Written by Terence Zhao
At the Bamboo Bicycles Beijing workshop, we spoke mostly with Prima, who volunteers to help run the workshop three days a week. She previously studied in America and lived in Shanghai for several years, although she is a native of Beijing. Our visit began with Prima going over the materials and steps necessary to create their bamboo bicycle frames, which uses only bamboo and a few materials for adhesion, and takes only two working days to complete. Handlebars and wheels can be from old bicycles.
She also briefly described the organization’s logistics. BBB has two full-time employees in addition to Prima, although an MIT grant awarded the year before allowed them to hire six students for a 9-week period last summer. The workshop charges ￥2000 for each bamboo frame made, of which 320 or so have been made in the past 3 years. The price, Prima claims, could cover only the barest essentials for the workshop - namely materials and rent.
I asked Prima about the demographics of the workshop's clientele, which she described as being about 50% foreigners. My first impression was that the workshop to be somewhat detached from the neighborhood it supposedly serves, and this definitely fed that impression. I drew a (admittedly somewhat unfair) comparison at this point between BBB and the tourist-ferrying rickshaws - both were attractions that bring in non-local visitors into the hutongs but do not cater to actual residents. But, Prima points out that the workshop does try to integrate itself into its surrounding community, such as the two public bicycles parked outside that the workshop provides for the community’s use (although I didn’t see them used while there), and the fact that the shop regularly loans out tools and provides free materials to neighbors who need them. And, while not mentioned, I also noticed some public displays and art in the immediate vicinity of the workshop that appear to be their handiwork. From what I could tell, BBB had a genuine desire and willingness to put in effort to integrate itself into the hutong community, despite the overwhelmingly non-local demographic it serves, although the efficacy of those efforts seem doubtful.
I then asked Prima what she saw as the future of Beijing through the lens of her hutong. She began by dividing the present inhabitants of the hutongs into four categories: first, the old Beijingers who have been in the city for multiple generations; second, the poor migrants; third, foreigners; and fourth, young people, among whose ranks she counted herself. She believed that this fourth group was the only one that was able to renew and revitalize the hutong neighborhoods. The first group, she claimed, was either moving out or “dying out,” and their ability to shape the future of the hutong was thus diminishing with their ranks; the second group - the poor migrants - simply did not have the capital (both social and economic) to bring about any improvements to the neighborhood; and the third group - foreigners - are temporary residents and unreliable for long-term transformation. She concluded that the fourth group was thus responsible for taking the decaying hutong and remaking them into something of their own.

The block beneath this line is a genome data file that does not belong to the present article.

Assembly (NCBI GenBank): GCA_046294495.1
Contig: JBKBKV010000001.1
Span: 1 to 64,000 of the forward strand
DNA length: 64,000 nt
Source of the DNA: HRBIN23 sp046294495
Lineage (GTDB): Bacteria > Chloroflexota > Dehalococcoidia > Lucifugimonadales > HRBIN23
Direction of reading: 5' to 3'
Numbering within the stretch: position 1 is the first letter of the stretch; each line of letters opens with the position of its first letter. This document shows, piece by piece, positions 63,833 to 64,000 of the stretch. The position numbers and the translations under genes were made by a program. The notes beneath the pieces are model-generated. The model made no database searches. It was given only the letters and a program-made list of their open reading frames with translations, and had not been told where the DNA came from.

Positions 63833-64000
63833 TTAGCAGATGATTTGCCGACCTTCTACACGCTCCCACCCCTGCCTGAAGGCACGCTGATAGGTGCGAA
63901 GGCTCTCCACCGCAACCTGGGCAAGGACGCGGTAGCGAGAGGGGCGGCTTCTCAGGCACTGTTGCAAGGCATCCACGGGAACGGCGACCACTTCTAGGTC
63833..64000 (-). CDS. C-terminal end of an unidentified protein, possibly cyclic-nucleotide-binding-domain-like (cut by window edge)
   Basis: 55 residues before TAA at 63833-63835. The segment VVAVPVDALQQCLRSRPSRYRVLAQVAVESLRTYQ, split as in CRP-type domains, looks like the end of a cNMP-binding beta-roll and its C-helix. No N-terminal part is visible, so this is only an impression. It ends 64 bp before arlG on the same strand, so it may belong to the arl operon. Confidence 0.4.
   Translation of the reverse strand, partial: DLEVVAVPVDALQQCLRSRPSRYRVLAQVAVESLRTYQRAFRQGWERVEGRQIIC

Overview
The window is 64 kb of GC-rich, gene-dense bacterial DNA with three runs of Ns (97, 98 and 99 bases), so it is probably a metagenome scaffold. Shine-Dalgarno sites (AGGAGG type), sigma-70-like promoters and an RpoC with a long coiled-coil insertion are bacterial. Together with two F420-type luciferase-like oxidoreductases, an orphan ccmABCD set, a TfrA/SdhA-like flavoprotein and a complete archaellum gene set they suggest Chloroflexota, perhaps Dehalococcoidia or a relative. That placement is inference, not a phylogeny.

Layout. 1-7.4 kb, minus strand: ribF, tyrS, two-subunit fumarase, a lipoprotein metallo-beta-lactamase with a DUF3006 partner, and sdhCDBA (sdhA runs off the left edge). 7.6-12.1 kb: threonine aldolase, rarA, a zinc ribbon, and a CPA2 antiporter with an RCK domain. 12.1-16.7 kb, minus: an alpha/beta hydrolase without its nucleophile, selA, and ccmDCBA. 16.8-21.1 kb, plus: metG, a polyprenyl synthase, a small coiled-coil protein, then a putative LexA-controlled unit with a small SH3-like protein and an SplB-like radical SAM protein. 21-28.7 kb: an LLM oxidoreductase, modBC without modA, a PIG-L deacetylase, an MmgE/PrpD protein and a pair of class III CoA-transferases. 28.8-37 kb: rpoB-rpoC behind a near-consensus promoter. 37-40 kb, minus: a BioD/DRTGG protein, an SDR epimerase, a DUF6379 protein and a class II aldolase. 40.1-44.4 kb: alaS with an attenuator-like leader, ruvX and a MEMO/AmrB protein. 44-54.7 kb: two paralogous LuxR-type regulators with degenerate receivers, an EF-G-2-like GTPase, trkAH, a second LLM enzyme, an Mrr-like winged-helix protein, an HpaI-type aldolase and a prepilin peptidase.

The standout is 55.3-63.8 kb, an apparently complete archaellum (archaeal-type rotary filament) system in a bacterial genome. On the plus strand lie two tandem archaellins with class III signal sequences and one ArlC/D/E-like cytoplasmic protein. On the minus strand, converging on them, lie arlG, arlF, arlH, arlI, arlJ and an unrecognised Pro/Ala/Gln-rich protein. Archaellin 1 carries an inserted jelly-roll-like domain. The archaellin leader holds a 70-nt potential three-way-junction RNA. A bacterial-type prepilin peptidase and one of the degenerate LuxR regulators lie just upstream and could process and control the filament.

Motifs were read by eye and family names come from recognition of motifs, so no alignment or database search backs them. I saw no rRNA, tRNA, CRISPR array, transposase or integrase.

I found the language that Prima used to be extremely curious because she made a point to clarify that the second group she spoke about was defined by their low socioeconomic standing, not simply their origin - indeed, one of Prima’s coworkers, whom we briefly met, had an accent from southern China, but was most certainly considered part of the fourth group. She also mentioned other such incursions by young people in the neighborhood, including a calligraphy studio run by someone originally from Taiwan (also technically a “migrant”, but not considered one) and a cafe-art gallery hybrid. Like BBB, none of these places are profitable.
To me, this is very reminiscent of patterns from multiple case studies first-wave gentrification that I have encountered, such as in some parts of Brooklyn, where young, middle-class people looking for a non-mainstream lifestyle (in this case as it was in, say, Brooklyn: living in an urban core rather than a suburb) move into a decaying urban neighborhood and transform it culturally using, for the most part, sweat or non-monetary capital - that is, their own time and energy. And, according to historical patterns, this will eventually lead to, among other things, the hutong regaining value as prime real-estate and the commercialization of the new culture that the gentrifiers brought in.
And whether that second stage of gentrification does occur is another question altogether. For now, however, it was clear that these newcomers to/gentrifiers of the hutong, the “fourth group”, is bringing new life to the hutong and, with it, a new culture that has the potential to reshape the existing fabric, as gentrification often does. And, in a way, the bamboo bicycle itself feels like a metaphor for the changes that BBB, Prima, and her cohort can bring to the hutong - taking the old, be it a bike or a neighborhood, and replacing the heart with something new.